A wonderful deliverance

Rejoicing Women - Fifth in a Series

continued from previous post

After Hannah fulfilled her vow to dedicate Samuel to God's service, her heart was filled with praise and rejoicing, Mine horn is exalted in the Lord; my mouth is enlarged over mine enemies; because I rejoice in thy salvation. (1 Sam 2:1)

An interesting footnote is found in Robert Jamieson's commentary regarding the horn:

mine horn is exalted in the Lord — Allusion is here made to a peculiarity in the dress of Eastern women about Lebanon, which seems to have obtained anciently among the Israelite women, that of wearing a tin or silver horn on the forehead, on which their veil is suspended. Wives, who have no children, wear it projecting in an oblique direction, while those who become mothers forthwith raise it a few inches higher, inclining towards the perpendicular, and by this slight but observable change in their headdress, make known, wherever they go, the maternal character which they now bear.

To Hannah, her deliverance from infertility was salvation.

Have you ever desired a treasure so keenly that you exalted it above any other good? If you could not have it, you would die or never be at peace. Then, the Lord fulfilled your heart's desire and you knew only he could have answered your prayer. Exalting him in prayer and song, especially acknowledging his incomparable holiness and strength, would be a right response, There is none holy like the LORD: for there is none besides you; there is no rock like our God. (1 Sam 2:2)

Such deliverances are performed today as they were in Bible times, but the mature know better than to set any desire above devotion to Christ. If another desire should take precedence, it is time to reorder priorities.

But was Hannah's desire for a child an affront to God, or outside of his will? No, it would honor him for she was created to be a mother, though the second wife somewhat deflated that mission.

In our deepest desires and prayers for these, if we know God approves of our request, we can trust he will be glorified in its attainment. Even more, if he does not answer in the affirmative, his "No" has greater blessing in store than we can ever imagine, if we will trust in his goodness.

It is in waiting that discouragements and confusion arise in the human heart. However, in waiting, good outcomes are fashioned, even as we blindly reach for help and at times consider ourselves forgotten or unreachable because of our own faults. God is at work. Events must be set in order. In Hannah's case, it was necessary for Eli to be instrumental in the answer to her prayer.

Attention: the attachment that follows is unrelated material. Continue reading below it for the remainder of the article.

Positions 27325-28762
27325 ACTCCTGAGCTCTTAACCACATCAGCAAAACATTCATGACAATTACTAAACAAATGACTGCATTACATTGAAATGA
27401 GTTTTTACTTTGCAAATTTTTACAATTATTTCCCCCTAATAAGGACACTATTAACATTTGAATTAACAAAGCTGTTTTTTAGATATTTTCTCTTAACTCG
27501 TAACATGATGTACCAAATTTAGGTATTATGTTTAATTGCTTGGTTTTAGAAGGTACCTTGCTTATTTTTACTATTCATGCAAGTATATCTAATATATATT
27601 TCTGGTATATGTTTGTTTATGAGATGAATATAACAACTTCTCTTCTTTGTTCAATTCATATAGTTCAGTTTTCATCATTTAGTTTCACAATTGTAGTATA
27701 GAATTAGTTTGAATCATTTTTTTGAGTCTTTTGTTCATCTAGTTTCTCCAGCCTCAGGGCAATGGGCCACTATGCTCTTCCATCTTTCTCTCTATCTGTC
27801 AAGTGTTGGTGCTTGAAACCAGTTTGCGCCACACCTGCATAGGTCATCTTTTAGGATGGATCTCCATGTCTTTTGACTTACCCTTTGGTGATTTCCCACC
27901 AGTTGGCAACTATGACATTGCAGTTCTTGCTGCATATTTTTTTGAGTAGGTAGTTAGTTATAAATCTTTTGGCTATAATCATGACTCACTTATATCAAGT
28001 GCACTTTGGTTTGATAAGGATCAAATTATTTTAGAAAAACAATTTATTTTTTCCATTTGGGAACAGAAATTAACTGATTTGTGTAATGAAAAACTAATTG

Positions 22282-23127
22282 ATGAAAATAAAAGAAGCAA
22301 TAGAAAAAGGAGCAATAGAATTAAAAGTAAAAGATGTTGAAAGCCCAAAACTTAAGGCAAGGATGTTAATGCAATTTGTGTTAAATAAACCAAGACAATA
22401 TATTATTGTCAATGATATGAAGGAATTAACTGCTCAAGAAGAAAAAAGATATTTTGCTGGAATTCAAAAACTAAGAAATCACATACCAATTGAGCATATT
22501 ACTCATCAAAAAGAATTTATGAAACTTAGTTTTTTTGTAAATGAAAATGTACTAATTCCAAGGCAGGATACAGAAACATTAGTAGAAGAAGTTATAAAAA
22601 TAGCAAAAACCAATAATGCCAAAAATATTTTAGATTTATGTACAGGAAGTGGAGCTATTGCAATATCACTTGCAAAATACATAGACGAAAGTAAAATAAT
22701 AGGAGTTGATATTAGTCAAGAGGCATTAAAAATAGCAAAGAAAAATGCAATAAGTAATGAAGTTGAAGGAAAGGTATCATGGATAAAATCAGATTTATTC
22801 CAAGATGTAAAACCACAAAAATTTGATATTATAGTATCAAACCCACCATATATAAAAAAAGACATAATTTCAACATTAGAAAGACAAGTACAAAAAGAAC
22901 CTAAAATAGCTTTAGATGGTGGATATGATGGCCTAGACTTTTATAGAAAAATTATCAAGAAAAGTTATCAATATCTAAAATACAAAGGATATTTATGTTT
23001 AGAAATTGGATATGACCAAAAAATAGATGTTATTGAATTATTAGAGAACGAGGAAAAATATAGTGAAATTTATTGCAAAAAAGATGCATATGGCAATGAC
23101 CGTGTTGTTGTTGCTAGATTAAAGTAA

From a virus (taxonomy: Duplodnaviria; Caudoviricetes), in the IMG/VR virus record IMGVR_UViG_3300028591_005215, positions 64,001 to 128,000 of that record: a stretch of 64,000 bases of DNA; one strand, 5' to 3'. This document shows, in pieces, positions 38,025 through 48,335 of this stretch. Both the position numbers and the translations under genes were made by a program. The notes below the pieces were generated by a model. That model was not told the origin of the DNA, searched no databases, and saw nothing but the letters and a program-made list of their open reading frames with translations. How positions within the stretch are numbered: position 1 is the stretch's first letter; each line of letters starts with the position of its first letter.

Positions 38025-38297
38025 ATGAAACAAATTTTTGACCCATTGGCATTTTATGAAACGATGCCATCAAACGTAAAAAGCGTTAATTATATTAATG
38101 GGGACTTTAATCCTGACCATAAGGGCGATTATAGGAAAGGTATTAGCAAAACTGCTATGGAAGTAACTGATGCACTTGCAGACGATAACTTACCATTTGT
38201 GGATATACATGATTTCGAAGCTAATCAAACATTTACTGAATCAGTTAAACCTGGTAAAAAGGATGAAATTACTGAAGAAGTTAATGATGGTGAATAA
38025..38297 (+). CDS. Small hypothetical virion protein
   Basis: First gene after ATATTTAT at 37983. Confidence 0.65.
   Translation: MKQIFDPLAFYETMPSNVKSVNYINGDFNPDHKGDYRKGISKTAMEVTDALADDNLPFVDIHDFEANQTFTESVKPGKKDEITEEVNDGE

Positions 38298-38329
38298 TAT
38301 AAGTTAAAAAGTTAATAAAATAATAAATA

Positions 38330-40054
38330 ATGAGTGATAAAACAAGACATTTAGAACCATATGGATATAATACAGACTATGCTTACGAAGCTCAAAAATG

If we do not have human enemies to endure as we seek deliverance, the Adversary is pleased to provoke us to tears and cause us loss of appetite. Indeed, as you press into the Lord for help and answers, you will be opposed by seen and unseen foes. However, as Hannah's song celebrates:

  • Their attacks are well known by God and will be stopped (1 Sam 2:3, 4).
  • The Lord is a righteous judge who abases the proud and exalts the humbled soul (1 Sam 2:5).
  • His power to revive or desolate, to establish or destroy cannot be successfully challenged (1 Sam 2:6-8).
  • Those who belong to him will be guided carefully to eternal life, and in the contest of wills with those who despise him, he will win (1 Sam 2:9-10).

Hannah's song celebrates the Lord as a mighty deliverer who helps his children. The Lord is mindful of his own.

The Jordan

The River - Sixth in a series

The Jordan speaks to us of initiation. Jesus was baptized there before he began his public ministry.

The Jordan itself was baptized by fire when the Lord rained down brimstone and fire from heaven, transforming its beautiful plain into a dead sea (Gen 19:24), still the lowest place one earth.

Elisha parted its waters, initiating his own ministry, by striking it with Elijah's mantle that fell as he traveled to heaven in a whirlwind. (2 Ki 2:14) Elisha considered it a better river than any other nation's because it belonged to God's covenant people. Thus he sent Naaman the leper to dip in it seven times for healing. (2 Ki 5:10) The Jordan cooperated with Elisha, even floating an axe head for him in a time of need. (2 Kings 6:5, 6)

The Jordan parted its waters for the priests carrying the ark of the covenant as the Hebrews crossed over to Canaan after their 40 years in the desert, initiating their reign in the promised land, and Jericho knew it! (Joshua 3:15, 16)

Jacob was by a stream that flows to the Jordan when he wrestled all night with the angel and was then renamed to Israel, initiating the designation of God's people (Gen 32:28).

Gideon crossed over the Jordan with his 300 troops "faint though pursuing" to return control to Israel after the Midianites had bullied them long enough, initiating a new day of rulership for the Lord. (Jdg 8:4)

It is still a river in Israel that does not dry up, a nahar, and a river of man in the sense that it is not generally chosen for navigation by vessels due to its course and seasonal fluctuations, but man's uses of it are many. In fact, it is still used for the baptism of Christians in Israel, mostly for tourists.

Jesus also spoke of a baptism not of water: "But I have a baptism to be baptized with; and how am I straitened till it be accomplished!" (Luke 12:50) He would be immersed in suffering to the end that we might be reconciled with the Father.

He was anxious to accomplish this baptism and wanted us to understand that if we are faithful, we will also receive that second type of baptism, as he continued in his teaching, "Suppose ye that I am come to give peace on earth? I tell you, Nay; but rather division: For from henceforth there shall be five in one house divided, three against two, and two against three." (Luke 12:51, 52)

All those truly initiated to Life are initiated to War. May the Lord keep us afloat by rivers of his mercy.